’Tis the season to be jolly, the silly season, the time of goodwill to all creatures big and small, including the family dog.
But what if it’s actually the season to be terrified for your much-loved family pet? What if, those ‘pop pop pops’ he hears as the sky lights up with a dazzling display of colour actually send him into a panic? A complete and utter meltdown?
Yes, it’s fireworks season and for many four-legged canines it’s a time of great fear and terror, one in which he will seek to be near you or to hide in the dark and cower, afraid and shaking in the corner covered in drool.
While this time of year is one in which we rejoice, for these dogs it’s a time to recoil. So, what can we do to make our dogs more comfortable and get them through such a challenging period?
Here are 5 quick tips to ease their panic:
- Ensure your dog is inside the house. Sadly, when left outside, panic can make dogs so fearful the only thing they can think to do is escape and go on the run thereby placing themselves in danger of being killed on the roads or becoming lost.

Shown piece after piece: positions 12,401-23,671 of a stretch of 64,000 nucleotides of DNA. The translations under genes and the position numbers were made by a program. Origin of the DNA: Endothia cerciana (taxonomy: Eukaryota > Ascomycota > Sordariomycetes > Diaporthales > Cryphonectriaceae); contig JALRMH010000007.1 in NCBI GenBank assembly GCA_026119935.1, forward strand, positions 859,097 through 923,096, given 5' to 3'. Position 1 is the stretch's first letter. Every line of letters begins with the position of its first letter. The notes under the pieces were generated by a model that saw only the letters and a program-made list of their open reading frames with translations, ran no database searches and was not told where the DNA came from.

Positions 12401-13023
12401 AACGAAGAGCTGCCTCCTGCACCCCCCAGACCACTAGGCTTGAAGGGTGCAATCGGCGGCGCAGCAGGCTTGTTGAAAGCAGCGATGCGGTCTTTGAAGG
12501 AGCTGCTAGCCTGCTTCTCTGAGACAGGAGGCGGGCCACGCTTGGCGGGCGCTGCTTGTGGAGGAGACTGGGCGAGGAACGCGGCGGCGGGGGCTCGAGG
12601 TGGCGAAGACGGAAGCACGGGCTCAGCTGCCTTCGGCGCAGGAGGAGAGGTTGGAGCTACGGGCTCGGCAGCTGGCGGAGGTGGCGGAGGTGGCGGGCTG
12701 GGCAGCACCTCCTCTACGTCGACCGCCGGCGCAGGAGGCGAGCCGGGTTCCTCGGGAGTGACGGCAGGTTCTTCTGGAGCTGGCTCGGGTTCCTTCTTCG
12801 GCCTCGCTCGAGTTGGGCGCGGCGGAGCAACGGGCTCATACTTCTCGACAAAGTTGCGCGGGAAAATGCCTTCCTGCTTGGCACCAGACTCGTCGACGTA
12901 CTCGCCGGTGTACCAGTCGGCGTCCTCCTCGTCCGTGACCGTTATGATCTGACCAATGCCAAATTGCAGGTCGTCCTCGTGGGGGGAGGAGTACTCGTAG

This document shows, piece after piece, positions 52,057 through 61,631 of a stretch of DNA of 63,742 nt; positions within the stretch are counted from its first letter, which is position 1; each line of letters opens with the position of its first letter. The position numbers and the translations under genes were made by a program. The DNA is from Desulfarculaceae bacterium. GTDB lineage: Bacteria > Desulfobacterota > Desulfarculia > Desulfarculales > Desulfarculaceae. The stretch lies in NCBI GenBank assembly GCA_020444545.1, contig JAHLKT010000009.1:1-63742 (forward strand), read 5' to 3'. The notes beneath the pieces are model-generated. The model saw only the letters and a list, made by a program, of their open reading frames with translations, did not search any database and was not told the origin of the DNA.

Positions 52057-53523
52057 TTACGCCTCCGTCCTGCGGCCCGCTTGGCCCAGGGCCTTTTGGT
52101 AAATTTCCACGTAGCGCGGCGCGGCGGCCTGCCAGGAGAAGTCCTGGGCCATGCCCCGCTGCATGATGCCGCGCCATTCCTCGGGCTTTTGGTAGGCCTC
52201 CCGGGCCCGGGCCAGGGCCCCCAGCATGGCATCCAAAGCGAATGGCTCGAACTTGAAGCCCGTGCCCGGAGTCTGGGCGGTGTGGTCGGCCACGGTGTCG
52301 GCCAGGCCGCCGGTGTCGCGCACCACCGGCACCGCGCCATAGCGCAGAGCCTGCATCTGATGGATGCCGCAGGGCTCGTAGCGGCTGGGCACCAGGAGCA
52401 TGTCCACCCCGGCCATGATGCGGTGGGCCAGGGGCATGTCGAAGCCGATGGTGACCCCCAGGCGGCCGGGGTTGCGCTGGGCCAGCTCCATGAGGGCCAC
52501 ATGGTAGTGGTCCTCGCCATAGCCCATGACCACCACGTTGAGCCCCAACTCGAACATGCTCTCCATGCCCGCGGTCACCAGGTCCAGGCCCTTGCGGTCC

- If your dog is inside, place them somewhere they feel safe. For some this might be a dark cupboard they can access at will, or a crate created to feel like a den. Make sure they have plenty of water and comfy blankets.
- Stay home. If you don’t need to go out, stay home with your dog. They need to know you are there to help them feel safe.
- Mask outside noises. While it’s not the easiest thing to do, it’s worth at least trying to mask the outside noise by shutting windows, turning on fans and putting on music or the TV (provided there are no fireworks on!) etc. You can also put on dog anti-anxiety or calming music provided you have previously conditioned the dog to the music, and they associate it with relaxation. Other options include grey, pink or brown noise depending on what your dog likes best.
- Visit your vet before fireworks night and ask for a situational medication and provide this at least an hour before the light show starts.
There’s nothing more upsetting then watching our dogs in distress but there are things we can do to make them more comfortable and help them get through the night.